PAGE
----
My previous blog post looked at the suggestion by Savulescu and Sandberg to introduce hormonal reinforcements to make marriages and romantic partnerships more durable. Two transhumanist thinkers looked at two species of voles, one monogamous (prairie voles), one polygamous (montane voles), then broke this difference down to their hormonal economy, and finally concluded that the human hormonal economy could be altered to resemble that of the monogamous voles even more clearly, in contrast to the polygamous voles: we need more oxytocin, which could be administered with a nasal spray.
That post dealt primarily with a specific question concerning enhancements: hormonal reinforcement yes or no? But I am picking the question up again as the issue raises the interesting question what views about humanity are operative in the enhancement discourse. The article by Sandberg and Savulescu opens with the words, “It’s easy to forget that we humans are animals, too”.
Indeed it is, and there’s no doubt that we humans share strong evolutionary ties with other animals (even if voles are not necessarily very close to us in the evolutionary family tree). In a sense we truly are animals. But it’s not at all clear what that means in ethics.
Take the example at hand. Monogamous voles have more oxytocin, so if we increase our own oxytocin level, we might be more monogamous – animals here, animals there. But then one commentator remarked on the nasal spray:
“But … if you know that that feeling arose at about the time you started taking oxytocin … well, might it get in the way of the feeling? Would a person who knew himself to have taken the chemicals ever really be able to take his feelings seriously? That’s not at all obvious.”
Humans seem a bit more complicated than your average vole. The way we conduct ourselves in meaningful relationships is more subtle and nuanced than the nasal spray folks think. In comparison with a renewed commitment to a (human) relationship or the decision to break up, the hormone solution seems mechanical, whereas my own activity hinges on meaning making.
The nasal spray proponents indeed draw on mechanical imagery. They write, “If human and vole brains share similar wiring, as research suggests, we might be able to modify our mating behaviour biologically as well”. Nasal spray yes or no, continuing a relationship or breaking up must make sense to me, rather than simply ‘happen’ or be ‘induced’. Along the same lines, human sexuality has a deep dimension of meaning. Hyper-reflexivity might well kill the romance, but something seems wrong in describing human sexuality as “our mating behaviour.” The analogy between humans and voles goes only so far.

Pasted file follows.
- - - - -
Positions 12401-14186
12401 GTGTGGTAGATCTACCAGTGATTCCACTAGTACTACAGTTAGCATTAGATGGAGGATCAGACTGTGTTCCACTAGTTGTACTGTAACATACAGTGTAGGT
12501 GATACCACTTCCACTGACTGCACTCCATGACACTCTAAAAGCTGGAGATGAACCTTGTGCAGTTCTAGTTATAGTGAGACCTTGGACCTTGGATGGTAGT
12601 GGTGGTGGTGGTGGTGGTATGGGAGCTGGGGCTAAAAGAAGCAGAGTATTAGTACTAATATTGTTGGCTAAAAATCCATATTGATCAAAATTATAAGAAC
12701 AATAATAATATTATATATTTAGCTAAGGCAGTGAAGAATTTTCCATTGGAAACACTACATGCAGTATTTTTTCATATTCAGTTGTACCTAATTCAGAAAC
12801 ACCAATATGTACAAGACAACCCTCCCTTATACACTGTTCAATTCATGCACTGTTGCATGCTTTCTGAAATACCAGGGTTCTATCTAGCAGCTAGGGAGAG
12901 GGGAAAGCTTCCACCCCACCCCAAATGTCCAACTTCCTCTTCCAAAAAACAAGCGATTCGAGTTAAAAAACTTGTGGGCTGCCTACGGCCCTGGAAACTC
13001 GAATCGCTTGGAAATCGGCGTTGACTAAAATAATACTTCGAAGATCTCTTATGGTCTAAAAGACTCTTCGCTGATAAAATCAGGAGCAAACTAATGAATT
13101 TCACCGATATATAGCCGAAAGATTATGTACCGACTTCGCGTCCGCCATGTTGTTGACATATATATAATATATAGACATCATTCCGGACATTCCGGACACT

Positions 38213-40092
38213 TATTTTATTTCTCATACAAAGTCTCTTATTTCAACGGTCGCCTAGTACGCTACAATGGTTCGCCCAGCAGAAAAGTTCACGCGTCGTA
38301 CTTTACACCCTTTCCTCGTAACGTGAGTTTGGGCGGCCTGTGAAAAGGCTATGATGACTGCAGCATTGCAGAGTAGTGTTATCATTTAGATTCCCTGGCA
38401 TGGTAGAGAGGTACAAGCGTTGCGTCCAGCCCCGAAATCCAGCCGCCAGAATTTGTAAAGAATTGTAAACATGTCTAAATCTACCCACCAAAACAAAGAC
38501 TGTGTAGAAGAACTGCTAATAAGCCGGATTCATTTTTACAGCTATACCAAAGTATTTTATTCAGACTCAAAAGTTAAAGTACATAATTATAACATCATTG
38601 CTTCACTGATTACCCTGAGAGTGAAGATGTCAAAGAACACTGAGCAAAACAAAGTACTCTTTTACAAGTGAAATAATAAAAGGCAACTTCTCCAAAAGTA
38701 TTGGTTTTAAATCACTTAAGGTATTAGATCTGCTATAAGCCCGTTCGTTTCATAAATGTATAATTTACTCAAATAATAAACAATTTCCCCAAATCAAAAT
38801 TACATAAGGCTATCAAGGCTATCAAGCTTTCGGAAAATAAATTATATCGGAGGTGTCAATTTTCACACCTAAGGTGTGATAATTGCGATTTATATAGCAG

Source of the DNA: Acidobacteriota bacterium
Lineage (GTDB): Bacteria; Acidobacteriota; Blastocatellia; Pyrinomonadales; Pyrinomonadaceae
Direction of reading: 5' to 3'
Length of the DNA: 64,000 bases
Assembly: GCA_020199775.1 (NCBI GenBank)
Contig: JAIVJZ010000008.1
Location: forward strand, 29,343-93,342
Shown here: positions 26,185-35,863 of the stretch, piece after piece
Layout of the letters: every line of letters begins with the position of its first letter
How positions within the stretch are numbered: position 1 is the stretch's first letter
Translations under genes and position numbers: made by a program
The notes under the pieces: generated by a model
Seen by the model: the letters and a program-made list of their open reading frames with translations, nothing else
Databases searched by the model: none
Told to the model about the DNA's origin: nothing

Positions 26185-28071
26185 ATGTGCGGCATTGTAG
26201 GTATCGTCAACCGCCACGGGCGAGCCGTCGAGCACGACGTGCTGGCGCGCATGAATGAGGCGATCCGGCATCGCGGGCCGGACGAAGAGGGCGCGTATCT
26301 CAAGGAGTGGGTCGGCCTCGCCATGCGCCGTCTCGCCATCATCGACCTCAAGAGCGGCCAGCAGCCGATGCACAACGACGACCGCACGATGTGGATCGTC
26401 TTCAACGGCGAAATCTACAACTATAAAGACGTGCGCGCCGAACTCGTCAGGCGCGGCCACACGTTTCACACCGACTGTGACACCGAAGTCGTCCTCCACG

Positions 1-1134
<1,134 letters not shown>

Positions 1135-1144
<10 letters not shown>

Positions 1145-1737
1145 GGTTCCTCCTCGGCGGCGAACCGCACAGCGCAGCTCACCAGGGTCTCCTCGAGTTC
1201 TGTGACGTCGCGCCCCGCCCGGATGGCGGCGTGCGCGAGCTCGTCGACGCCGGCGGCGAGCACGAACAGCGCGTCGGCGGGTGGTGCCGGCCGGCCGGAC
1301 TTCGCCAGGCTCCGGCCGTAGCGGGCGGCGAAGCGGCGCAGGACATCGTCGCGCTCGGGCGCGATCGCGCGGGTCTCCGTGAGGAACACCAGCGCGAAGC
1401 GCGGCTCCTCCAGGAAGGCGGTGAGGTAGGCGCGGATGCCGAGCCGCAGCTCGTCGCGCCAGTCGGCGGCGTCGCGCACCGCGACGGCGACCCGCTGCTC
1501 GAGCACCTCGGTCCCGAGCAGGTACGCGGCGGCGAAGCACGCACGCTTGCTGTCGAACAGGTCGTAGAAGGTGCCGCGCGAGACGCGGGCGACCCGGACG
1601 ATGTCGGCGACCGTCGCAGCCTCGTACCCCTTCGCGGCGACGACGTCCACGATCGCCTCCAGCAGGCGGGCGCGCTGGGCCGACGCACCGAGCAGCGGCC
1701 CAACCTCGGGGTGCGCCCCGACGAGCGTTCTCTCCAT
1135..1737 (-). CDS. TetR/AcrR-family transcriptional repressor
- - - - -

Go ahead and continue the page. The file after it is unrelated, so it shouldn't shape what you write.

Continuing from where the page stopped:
For one thing, human sexuality cannot be reduced to “behaviour”. Behaviour is unthinking comportment, while what we perform, guided at least by a little reflection and sense, are acts rather than behaviour. It is difficult to imagine that a human person will be willing to continue, say, certain sexual practices unless at some point he or she has the impression that it’s worth it, that this is a good thing.
With a hormone boost, then, I might essentially try to circumvent my own human meaning making. But I find it unrealistic that we will consider fooling ourselves with a nasal spray (or at least trying to) a good thing. I will not be able to out-vole those monogamous voles by artificial endocrinological means. This is to insist on the irreducibility of human meaning making.
By contrast, a 19th century physiologist, Jacob Moleschott, argued that “the brain secretes thought like the kidney secretes urine”. In this scenario, human meaning making is restricted to enjoying a certain physical setup that leads to pleasurable feelings and thoughts, and perhaps to pursuing a certain sort of physical setup that results in even more pleasurable thoughts. The difference between this sort of human and the monogamous vole is that the person might regulate his or her hormonal economy up or down, but both voles and humans are united, in this scenario, in that mind follows matter, in life being regulated by pleasures and the experience of reward.We might even say that this vole-person engages in meaning making as well, except that this meaning making is strictly reducible to pleasure.